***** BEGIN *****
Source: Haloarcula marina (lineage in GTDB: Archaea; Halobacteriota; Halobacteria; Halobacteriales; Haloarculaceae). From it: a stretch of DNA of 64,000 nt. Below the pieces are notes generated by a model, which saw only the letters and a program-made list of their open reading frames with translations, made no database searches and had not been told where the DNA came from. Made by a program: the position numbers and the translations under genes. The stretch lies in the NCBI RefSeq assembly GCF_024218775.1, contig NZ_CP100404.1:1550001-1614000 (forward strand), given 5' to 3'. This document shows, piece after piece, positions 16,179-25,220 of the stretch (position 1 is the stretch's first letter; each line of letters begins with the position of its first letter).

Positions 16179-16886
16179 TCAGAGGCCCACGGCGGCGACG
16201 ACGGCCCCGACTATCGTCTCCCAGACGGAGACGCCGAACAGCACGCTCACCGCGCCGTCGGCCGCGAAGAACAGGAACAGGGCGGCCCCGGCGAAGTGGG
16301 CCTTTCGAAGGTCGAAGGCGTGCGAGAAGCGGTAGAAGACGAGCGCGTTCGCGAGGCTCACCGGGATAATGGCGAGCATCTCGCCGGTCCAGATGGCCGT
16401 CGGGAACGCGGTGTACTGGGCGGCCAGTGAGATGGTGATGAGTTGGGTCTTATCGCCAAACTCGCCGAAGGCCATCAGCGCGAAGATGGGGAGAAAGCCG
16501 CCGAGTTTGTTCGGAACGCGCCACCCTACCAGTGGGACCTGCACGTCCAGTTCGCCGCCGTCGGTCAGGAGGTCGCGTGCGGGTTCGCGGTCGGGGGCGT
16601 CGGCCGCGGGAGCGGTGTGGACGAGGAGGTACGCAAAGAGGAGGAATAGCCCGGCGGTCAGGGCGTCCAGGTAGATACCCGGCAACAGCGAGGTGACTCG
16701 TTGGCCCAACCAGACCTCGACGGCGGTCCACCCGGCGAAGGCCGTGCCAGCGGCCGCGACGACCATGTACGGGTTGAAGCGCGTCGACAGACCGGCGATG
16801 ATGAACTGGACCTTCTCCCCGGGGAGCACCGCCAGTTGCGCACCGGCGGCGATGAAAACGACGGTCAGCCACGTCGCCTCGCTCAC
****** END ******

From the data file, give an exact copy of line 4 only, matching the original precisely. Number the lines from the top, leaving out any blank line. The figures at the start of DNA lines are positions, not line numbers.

16201 ACGGCCCCGACTATCGTCTCCCAGACGGAGACGCCGAACAGCACGCTCACCGCGCCGTCGGCCGCGAAGAACAGGAACAGGGCGGCCCCGGCGAAGTGGG